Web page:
Disputed Passage was the second of three films based on novels by Lloyd C. Douglas that were filmed by Frank Borzage. Previously, there was Green Light (1937) with Errol Flynn as a doctor facing a spiritual crisis. The Big Fisherman (1959), a big budget religious epic about Jesus' disciple Peter. The theologian turned novelist is probably best remembered for the cinematic adaptations of Magnificent Obsession and The Robe. Disputed Passage shares with Green Light and Magnificent Obsession narratives where the medical intertwines with the spiritual. The title is from a Walt Whitman poem regarding one's path in life.

In terms of Borzage's output, this film is something of a lesser effort, falling in between the more prestigious and better regarded The Shining Hour and Strange Cargo, both starring Joan Crawford. Which is not to say this is a bad or uninteresting film. Contemporary interest would be based on interest in the overall careers of Borzage and star Dorothy Lamour. The film also begins with an appearance by author Douglas giving written approval of this screen adaptation.

Young Dr. Beaven (bland leading man John Howard) has decided to follow his medical school mentor, Dr. Forster (Akim Tamiroff), in approaching medicine from a purely scientific standpoint. It's mentioned sarcastically by Forster that Beaven's undergraduate studies were religious in nature. Beaven's dedication to his medical practice and aloof attitude are challenged when he meets Audrey Hilton. Beaven performs minor surgery and the two fall in love, until Forster gets in the way.

And this would be relatively simple except that for the contemporary viewer, attitudes and representation of race make this film much for complicated. Hilton is a white woman who was raised by a Chinese family in China and thinks of herself as culturally Chinese. Keep in mind that at the time the film was made, interracial love was not allowed to be depicted in Hollywood films. Lamour is not exactly in "yellow face" but her costumes, hair style and make-up signify an exotic other. While it is to the film's credit that the Chinese characters and Lamour speak Chinese to each other, according to IMDb, there is no consistency with the dialogue switching between Cantonese and Mandarin. The film was made at a time when the audience was expected to have some awareness of Japan's attempts to colonize China, yet due to U.S. neutrality at the time of production, the scenes in China only refer to "the enemy". Some might have a problem with a scene in which Keye Luke plays a young medical student who presents himself with an Anglo-Saxon name, but my own experience includes personally knowing several Japanese immigrants who have done the same thing to ingratiate themselves as Americans. It is also of interest to compare Disputed Passage with the more clearly depicted relationship between an American pilot and a Chinese woman, portrayed by a Chinese actress, in China Doll (1958).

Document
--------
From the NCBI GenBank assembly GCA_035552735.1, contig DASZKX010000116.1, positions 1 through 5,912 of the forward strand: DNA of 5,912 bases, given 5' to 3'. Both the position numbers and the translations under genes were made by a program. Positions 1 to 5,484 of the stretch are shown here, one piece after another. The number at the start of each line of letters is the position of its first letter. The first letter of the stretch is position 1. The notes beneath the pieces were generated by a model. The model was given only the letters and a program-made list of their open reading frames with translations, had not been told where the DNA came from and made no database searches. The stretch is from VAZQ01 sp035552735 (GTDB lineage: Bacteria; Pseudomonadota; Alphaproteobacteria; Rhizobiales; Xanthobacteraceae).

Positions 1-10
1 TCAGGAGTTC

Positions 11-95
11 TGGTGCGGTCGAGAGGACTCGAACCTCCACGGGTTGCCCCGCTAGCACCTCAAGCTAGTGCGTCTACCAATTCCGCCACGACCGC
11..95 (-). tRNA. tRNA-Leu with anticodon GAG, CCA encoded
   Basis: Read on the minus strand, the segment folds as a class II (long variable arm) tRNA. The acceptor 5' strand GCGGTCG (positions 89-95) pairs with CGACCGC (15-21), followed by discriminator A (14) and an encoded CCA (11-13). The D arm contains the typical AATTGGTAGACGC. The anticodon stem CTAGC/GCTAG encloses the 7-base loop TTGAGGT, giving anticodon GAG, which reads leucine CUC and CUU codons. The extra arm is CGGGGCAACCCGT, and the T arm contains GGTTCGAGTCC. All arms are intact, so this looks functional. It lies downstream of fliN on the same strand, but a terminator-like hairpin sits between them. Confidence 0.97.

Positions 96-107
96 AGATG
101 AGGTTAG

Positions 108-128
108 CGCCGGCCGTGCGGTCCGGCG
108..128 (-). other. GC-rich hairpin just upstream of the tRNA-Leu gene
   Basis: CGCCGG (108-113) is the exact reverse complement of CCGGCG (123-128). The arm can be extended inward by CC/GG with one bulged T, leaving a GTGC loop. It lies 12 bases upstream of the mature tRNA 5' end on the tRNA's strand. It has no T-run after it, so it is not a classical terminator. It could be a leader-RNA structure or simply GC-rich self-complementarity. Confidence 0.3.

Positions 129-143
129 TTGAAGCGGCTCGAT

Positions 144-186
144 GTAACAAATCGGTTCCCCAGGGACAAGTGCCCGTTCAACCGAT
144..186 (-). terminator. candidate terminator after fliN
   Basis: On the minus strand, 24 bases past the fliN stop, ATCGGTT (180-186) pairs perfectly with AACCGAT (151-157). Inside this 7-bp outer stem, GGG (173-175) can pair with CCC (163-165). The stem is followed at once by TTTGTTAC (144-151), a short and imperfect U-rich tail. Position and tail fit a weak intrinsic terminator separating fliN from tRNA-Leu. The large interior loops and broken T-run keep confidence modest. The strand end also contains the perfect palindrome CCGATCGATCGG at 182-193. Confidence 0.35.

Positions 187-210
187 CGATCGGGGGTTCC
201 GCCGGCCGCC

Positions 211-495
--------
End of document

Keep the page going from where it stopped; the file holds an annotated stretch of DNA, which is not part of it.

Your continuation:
Borzage's hand is most evident in the final third of the film. Beaven travels to China in search of Ms. Hilton who has chosen to take a more active role in conflict against Japan. China is first introduced with stock footage which looks to me like it came from the same reel that was used in an earlier Paramount set in China production, The General Died at Dawn. Beaven travels by horseback to a small village. A lateral tracking shot depicts sick, hungry and dead Chinese along the pathway, illuminated in the darkness with expressionistic lighting. The scene with Forster operating on the injured Beaven uses a series of shots with canted angles. Near the end of the film, Dorothy Lamour is framed in an extreme close-up with her face partially in shadow except for her eyes.